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Contributing to libgd

👍🎉 First off, thanks for taking the time to contribute! 🎉👍

Table Of Contents

What should I know before I get started?

How Can I Contribute?


What should I know before I get started?

Code of Conduct

This project adheres to the Contributor Covenant code of conduct. By participating, you are expected to uphold this code. Please report unacceptable behavior to security@libg.org.


How Can I Contribute?

Documentation and examples

We have a relatively complete API documentation. However good documentation requires more than API docs. If you feel like writing tutorials, examples (C or other language binding) or add content to the documentation, you will be more than welcome.

We use NaturalDocs 1.5x for the API and general documentations. It supports rest, markdown or text (see the docs folder in our repository for examples).

Reporting Bugs or request a feature

This section guides you through submitting a bug or feature report for LibGD. Following these guidelines helps maintainers and the community understand your report 📝, reproduce the behavior 💻 💻, and find related reports 🔎.

Before creating bug reports, please check this list as you might find out that you don't need to create one. When you are creating a bug report, please include as many details as possible. If you'd like, you can use this template to structure the information.

Before Submitting A Bug Report

Before Submitting A feature Request

Please take the time to clearly describe what this feature should achieve. A good specification will help us to implement it, if it fits the roadmap.

We also have some open features, please check if the feature you would like to have is not already there. Maybe the specification can boost its implementation?

How Do I Submit A (Good) Bug Report?

For security related bugs, github does not support private issues, that's why we have to handle security issues outside the issues tracker for now. Please drop a mail to security@libg.org.

Bugs are tracked as GitHub issues. After you've determined which repository your bug is related to, create an issue on that repository and provide the following information.

Explain the problem and include additional details to help maintainers reproduce the problem:

This text has been largely inspired by the Atom contributing notes, which are amazingly complete.


These sections tend to bore people. But if you don't follow them, it slows down reviews from developers (and tends to tire/annoy them). Please give it a look over and feel free to ask questions.

Git Commit Messages

Rather than duplicate a ton of great explanations, please read this site: http://chris.beams.io/posts/git-commit/

Yes, it's long, but once you read and understand it once, it applies to every git project out there, not just GD.

In case that site is broken, here is an archived link: http://web.archive.org/web/20160706012209/http://chris.beams.io/posts/git-commit/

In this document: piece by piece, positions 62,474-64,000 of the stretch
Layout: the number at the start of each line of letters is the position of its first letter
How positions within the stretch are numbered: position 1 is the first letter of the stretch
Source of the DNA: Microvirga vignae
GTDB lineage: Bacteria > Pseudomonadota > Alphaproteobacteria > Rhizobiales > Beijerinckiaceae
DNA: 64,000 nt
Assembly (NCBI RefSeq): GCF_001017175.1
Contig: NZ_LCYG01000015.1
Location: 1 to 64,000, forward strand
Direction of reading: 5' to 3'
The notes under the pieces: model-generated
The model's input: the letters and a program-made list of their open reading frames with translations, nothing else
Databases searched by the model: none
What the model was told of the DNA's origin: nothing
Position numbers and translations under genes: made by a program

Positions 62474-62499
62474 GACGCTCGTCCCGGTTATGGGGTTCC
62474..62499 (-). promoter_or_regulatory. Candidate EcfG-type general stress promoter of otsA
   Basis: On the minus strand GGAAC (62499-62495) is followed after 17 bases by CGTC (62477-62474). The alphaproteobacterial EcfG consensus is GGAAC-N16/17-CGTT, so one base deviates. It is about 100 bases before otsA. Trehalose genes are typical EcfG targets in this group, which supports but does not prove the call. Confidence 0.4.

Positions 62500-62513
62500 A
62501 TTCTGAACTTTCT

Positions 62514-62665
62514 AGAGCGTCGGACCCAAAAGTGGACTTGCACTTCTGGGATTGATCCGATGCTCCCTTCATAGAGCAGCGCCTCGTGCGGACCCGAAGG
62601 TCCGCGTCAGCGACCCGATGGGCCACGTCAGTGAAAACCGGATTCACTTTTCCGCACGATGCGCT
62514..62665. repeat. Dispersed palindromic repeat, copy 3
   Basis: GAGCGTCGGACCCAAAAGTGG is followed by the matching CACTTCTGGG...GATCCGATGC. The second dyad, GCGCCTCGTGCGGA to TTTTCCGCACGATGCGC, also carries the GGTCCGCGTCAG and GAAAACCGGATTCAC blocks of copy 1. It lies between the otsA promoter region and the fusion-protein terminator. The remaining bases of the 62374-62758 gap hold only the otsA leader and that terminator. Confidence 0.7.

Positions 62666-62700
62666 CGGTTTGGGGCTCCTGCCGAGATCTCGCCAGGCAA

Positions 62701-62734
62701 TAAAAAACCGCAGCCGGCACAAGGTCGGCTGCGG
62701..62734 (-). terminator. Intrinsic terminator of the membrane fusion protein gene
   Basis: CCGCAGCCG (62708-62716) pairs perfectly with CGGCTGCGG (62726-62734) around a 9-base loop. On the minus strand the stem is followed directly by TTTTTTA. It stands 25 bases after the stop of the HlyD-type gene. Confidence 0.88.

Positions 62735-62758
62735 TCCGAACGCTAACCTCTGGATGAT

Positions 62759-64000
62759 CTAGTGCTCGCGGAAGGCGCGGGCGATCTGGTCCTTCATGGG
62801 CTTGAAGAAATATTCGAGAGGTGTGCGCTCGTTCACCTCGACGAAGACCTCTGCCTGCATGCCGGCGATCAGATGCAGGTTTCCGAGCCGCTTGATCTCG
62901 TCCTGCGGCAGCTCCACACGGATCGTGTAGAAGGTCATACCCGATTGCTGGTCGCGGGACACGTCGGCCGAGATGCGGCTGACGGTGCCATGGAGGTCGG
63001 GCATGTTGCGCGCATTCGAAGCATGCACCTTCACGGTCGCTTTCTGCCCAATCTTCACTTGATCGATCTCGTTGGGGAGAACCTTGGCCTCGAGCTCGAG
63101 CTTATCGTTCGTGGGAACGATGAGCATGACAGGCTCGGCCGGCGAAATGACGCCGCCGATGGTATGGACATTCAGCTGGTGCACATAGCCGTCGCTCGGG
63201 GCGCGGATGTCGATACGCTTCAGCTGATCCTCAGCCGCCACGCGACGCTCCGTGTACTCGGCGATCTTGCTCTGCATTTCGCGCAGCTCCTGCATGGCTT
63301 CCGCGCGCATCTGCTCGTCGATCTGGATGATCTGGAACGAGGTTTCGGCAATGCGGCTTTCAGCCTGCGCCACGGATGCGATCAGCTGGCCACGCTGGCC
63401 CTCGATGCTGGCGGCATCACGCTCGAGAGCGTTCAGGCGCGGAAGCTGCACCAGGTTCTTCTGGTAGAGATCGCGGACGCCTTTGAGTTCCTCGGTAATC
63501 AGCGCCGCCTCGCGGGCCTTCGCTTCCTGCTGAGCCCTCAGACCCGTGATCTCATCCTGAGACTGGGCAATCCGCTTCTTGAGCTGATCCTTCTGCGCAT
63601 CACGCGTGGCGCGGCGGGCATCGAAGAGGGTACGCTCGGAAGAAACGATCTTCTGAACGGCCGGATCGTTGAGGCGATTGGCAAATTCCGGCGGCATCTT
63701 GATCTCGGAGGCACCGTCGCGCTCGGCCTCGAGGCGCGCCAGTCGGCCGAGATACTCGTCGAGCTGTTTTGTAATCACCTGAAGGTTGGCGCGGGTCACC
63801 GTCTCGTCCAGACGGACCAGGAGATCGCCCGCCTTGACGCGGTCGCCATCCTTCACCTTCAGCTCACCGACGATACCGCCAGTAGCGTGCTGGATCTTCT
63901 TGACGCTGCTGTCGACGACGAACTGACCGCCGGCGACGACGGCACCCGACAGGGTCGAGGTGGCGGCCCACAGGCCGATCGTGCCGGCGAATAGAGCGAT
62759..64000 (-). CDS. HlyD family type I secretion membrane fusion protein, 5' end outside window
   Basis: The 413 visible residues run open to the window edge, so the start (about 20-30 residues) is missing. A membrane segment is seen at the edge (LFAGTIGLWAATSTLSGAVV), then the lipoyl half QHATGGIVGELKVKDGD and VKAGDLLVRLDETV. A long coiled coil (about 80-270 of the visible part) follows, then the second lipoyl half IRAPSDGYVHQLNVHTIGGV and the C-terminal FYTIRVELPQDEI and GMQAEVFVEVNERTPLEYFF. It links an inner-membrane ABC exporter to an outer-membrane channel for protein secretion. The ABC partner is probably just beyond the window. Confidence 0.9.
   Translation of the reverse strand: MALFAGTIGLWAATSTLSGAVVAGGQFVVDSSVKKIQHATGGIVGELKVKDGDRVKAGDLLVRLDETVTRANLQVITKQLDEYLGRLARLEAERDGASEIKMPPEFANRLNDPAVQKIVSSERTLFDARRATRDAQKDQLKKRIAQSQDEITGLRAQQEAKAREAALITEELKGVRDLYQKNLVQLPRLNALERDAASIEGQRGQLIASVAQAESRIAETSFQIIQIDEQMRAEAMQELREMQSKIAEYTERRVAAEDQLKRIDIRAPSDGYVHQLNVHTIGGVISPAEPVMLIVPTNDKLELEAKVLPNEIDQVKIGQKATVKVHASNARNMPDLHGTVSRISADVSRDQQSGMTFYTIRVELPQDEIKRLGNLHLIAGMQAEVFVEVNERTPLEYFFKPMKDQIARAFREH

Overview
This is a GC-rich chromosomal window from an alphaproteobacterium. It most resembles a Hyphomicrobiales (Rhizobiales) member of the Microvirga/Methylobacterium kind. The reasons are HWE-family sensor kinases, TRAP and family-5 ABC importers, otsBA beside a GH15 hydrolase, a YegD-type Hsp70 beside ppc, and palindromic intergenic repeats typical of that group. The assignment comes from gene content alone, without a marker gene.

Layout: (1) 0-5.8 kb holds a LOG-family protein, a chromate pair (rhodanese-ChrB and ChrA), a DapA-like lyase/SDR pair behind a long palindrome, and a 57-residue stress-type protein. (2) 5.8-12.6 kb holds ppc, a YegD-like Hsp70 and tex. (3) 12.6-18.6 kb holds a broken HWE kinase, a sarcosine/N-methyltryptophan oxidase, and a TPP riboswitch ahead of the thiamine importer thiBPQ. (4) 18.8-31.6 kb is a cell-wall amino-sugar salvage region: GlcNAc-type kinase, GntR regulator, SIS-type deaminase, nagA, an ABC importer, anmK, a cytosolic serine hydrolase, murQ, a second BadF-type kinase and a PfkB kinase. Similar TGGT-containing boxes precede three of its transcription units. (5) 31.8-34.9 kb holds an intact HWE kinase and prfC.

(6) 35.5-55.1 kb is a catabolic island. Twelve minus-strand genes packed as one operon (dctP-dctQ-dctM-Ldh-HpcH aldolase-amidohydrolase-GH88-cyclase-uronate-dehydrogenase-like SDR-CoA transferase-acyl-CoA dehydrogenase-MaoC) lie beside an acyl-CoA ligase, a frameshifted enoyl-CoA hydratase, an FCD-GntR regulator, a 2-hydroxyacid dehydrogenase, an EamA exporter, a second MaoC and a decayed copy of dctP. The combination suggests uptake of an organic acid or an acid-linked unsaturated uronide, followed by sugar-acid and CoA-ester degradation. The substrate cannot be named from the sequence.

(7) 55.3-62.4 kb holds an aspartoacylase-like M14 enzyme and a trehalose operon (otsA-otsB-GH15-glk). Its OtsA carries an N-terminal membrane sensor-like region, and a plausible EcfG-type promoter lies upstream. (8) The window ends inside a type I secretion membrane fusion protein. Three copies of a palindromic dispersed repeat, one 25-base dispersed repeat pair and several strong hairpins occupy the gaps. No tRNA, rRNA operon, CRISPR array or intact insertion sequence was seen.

Coding standard


First, coding style should be consistent. If you're modifying a file that might not follow this section, stick with that file's style. If we want to fix the style later, we can.

As for the rest, TBD!


Check for invalid settings (where reasonable) and return an error directly. Do not use assert and do not require the user to follow the documented API. e.g. Check for NULL pointers, and check enum values are within range. The GD library is used in a lot of hostile environments (like websites) and is given hostile (user controlled) data. When GD mishandles memory, that can be used to attack servers. When GD crashes (or calls assert), that can take out a web session.


We love unit tests. Every bugfix, new API, etc... should include a test update to make sure future work doesn't break things or regress. We want to fix bugs just once, not over and over again.

Note that we say "should". While we really like tests, we understand that not all changes are trivial to verify.

Some general guidelines:


If we are lucky enough to get pull request (PR) from you, we will do our best to support your efforts to get it in. As part of this, we setup a CI using github actions, which will be executed on new PR. Please check out the results of your PR to see if anything went wrong (it has Linux, MacOS and Windows OSes support). The CI must be green for a PR to be considered.

See [the github PR documentation]{https://docs.github.com/en/github/collaborating-with-pull-requests/proposing-changes-to-your-work-with-pull-requests/creating-a-pull-request} for more details about how to create a pull request.

Documentation Styleguide

Do everything in markdown. It's readable even in plain text, and converts well into other formats (e.g. HTML). The question is which flavor!

For files that end in .md, use GitHub markdown.

For API documentation (embedded in the code), we use Natural Docs. You can find more info about it under the docs/naturaldocs/ subdirectory.

Try to keep the file linewrapped to 80 cols. Sometimes you won't be able to because of long strings (like links), and that's OK.